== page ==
Through May 29, the Audrain Automobile Museum will be showcasing supercars. It’s quite a lineup, with many millions of dollars represented on the show floor. For instance, the McLaren F1 is often regarded as the greatest street car of all time, and a 1995 example is in the exhibit. Another F1 auctioned at Pebble Beach last year for $20.5 million.
Only 17 Vector W8s were built, with outrageous specifications for the 1980s. It had carbon fiber (common now) and aluminum bodywork on a semi-aluminum monocoque chassis. The car weighed only 3,320 pounds. The 625-horsepower six-liter twin-turbo V-8 enabled 242 miles per hour and zero to 60 in 4.2 seconds. But they sometimes broke when journalists drove them, and the company went into receivership in 1993. The Vector in the exhibit is from 1992.
Donald Osborne, CEO of Audrain, said the Vector is one of the most popular cars in the exhibit—in part, because few people have actually seen one. “When it arrived, I spent a lot of time looking at it, and what I saw impressed me more and more,” he said. “It’s painfully evident why the Vector never went into actual production—it’s built to an astonishing standard, and the fit and finish is outstanding. There are parallels between Jerry Wiegert, the man behind the Vector, and Preston Tucker.”
Here are Osborne’s thoughts on some of the other cars in the supercar exhibit, which is proving the museum’s most popular ever. People do love supercars! All of the cars fit into the ground-floor showroom in downtown Newport:
2005 Porsche Carrera GT:
“For me as an old car guy, the Carrera GT represents the last link to the original high-performance thinking from Porsche. It stands out as an example of a car that is compelling in its production form, in a way that would be difficult to pull off today.”
1967 Lamborghini Miura
“The Miura is one of my childhood icons and dream cars. It seems impossible that Lamborghini actually built them for the road and sold them to customers. And it’s astonishing that when Lamborghini replaced its initial models, the 350 and 400, with the Miura, the company was only four years old. They could have produced the 350 and 400 for years more, but instead they came out with the Miura and then the Countach.”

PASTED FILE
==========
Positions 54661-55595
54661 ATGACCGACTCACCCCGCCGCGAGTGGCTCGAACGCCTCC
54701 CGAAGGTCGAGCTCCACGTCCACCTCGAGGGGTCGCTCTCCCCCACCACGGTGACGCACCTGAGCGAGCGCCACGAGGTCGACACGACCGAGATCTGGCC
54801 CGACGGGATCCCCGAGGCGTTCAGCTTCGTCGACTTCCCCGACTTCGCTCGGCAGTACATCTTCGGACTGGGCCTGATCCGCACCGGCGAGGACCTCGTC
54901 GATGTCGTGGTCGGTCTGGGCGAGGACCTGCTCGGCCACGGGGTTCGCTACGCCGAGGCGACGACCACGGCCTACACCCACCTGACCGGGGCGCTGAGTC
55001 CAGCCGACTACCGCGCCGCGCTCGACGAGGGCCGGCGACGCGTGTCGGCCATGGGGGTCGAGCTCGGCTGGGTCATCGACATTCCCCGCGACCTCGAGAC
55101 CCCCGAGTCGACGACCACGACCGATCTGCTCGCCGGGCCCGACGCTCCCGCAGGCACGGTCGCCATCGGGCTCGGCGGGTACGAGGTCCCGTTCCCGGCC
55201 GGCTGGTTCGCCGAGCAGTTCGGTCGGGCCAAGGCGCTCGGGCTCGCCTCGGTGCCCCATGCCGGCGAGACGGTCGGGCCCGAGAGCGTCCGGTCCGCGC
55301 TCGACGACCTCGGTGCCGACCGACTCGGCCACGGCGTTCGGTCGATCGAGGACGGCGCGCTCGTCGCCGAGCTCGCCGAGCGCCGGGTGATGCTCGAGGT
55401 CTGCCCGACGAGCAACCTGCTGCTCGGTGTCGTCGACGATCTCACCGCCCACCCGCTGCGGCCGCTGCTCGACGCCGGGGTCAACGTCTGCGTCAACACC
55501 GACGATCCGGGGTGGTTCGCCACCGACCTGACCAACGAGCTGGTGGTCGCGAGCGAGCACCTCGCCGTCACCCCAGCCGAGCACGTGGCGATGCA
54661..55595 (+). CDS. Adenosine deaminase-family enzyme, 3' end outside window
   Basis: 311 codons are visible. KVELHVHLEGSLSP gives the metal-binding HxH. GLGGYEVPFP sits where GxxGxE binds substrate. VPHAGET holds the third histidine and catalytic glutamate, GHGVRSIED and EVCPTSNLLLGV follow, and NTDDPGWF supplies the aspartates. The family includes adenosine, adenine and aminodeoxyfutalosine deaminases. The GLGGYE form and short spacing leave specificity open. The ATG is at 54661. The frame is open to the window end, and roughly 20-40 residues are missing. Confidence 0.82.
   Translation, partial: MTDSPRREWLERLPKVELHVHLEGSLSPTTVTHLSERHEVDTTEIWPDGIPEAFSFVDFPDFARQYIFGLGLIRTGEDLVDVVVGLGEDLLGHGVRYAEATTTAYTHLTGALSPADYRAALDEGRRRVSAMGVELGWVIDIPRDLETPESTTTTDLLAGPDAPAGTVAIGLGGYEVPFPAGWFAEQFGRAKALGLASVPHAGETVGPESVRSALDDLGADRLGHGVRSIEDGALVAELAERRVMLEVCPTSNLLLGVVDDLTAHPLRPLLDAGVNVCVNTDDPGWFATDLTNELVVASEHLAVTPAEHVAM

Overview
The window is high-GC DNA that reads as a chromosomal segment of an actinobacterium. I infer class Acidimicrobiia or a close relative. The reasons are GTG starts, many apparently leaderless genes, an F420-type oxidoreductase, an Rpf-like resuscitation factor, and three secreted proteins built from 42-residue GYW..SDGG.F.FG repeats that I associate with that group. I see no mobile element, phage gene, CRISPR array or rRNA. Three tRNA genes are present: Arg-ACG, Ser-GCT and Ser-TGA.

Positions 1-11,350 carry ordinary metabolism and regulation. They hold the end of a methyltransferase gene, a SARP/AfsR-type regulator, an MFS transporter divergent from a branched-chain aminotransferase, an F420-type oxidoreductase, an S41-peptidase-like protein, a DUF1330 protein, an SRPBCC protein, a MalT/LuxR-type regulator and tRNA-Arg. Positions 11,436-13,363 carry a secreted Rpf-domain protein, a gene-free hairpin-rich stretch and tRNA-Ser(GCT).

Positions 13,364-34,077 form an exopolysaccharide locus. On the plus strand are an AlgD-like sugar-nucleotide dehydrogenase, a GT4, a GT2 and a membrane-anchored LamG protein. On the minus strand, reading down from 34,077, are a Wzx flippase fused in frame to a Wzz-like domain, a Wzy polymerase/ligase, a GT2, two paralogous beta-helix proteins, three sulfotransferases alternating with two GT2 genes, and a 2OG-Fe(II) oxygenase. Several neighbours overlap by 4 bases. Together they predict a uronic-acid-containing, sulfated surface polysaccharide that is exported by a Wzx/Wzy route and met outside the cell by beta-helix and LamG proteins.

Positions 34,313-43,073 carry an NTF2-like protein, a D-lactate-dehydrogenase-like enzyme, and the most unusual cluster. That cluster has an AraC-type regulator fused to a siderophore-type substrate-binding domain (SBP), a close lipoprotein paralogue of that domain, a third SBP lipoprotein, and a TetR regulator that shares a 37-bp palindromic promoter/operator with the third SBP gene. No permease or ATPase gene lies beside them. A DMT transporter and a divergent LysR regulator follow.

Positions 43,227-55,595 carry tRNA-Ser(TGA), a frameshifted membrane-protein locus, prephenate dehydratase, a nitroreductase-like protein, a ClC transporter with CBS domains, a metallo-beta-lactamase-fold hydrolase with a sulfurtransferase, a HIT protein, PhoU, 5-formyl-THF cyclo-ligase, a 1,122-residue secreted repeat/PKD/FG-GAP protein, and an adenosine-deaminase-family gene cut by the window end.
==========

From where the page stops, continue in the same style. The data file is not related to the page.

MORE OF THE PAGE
1988 Porsche 959S
The 959 was incredible by itself, but this is the factory high-performance sport model—almost like gilding the lily. The 959 is one of my favorites, with four-wheel drive and twin turbocharging, and I love it because it’s like a Henry Moore sculpture with that flowing design. The basic shape of the 911 is turned up to 11. I’m a fan of competition cars that can be driven on the road, and the 959 was a homologation road car for Group B rallying.”
1991 Ferrari F40
The F40 is iconic in much the same way as the 959. But if you’re a true auto enthusiast you don’t have to love one and hate the other—they’re both great, and they couldn’t be more different. The 959 is all about technical prowess, and the F40 is incredibly basic, with sophistication that comes from its power, not from technology. It’s quintessentially Ferrari, and the last car Enzo himself approved. It honors his philosophy.”
1995 McLaren F1
“I dislike absolutes, but in any list of the greatest cars build from the nineteenth to the twenty-first centuries is going to include it, and I would put it up near the top two. Unlike the Vector, the F1 represents what happens when you have state-of-the-art engineering, cost-no-object product planning, and the resources to actually get the car built and sold. The F1 wasn’t a financial success, but it didn’t sink the company. Miles Collier, who owns this car, actually drove it across the country, from Florida to Montana.”
1998 Mercedes-Benz CLK GTR Straßenversion
“This car has been very popular in the exhibit, too, because many of our visitors have never seen one—though they’ve played the video game. It’s another roadgoing race car, and an amazing design.” Only 26 of these cars were made at a cost of $1.5 million each, and they added such creature comforts as air conditioning and leather upholstery to civilize the track beast.
2003 Ferrari Enzo
“The Enzo is a brilliant car, and thoroughly modern for its time. There’s nothing between you and the driving experience. I’ve never driven one to its limits, but you know exactly what it will do at all times—it never out-thinks you. It’s from an era when Ferrari was absolutely dominant in Formula One.”
2006 Bugatti Veyron EB-16.4 and 2019 Chiron Sky View.
These two cars are thoroughly engineered and beautifully built, designed to perform at a very high level. They’re different; the Veyron is much more usable. The Chiron feels like it needs to be driven quickly. If you own a supercar with this kind of performance—up to almost 1,500 horsepower—it represents a challenge to the owner.”
2015 Porsche 918 Spyder
“The 918 is one of favorite cars on the planet. It represents the perfect application of hybrid technology. It is capable and quick around town, yet offers the power and experience you’d expect from a very high-performance car. BMW did something similar with the i8, and both adapt alternative technology to their brand identity.”
2021 Tesla Model S Plaid
“The Tesla is capable of 1.9-second zero to 60 times. If supercars are about numbers, then this electric car has the numbers—it accelerates prodigiously and is faster than the rest.”
Other cars in the exhibit include a 2020 Ford GT, 2021 Mercedes-Benz AMG GT Black Series, 2010 Lamborghini Reventón Roadster and 2005 Mercedes-Benz CLK DTM AMG.
Up next at the Audrain is “Land Yachts: Cruising the Interstate Highways,” starting June 4 and continuing to September 4. Audrain Automobile Museum, 222 Bellevue Avenue, Newport, RI 02840, (401)856-4420. The museum is open seven days, 10 a.m. to 4 p.m.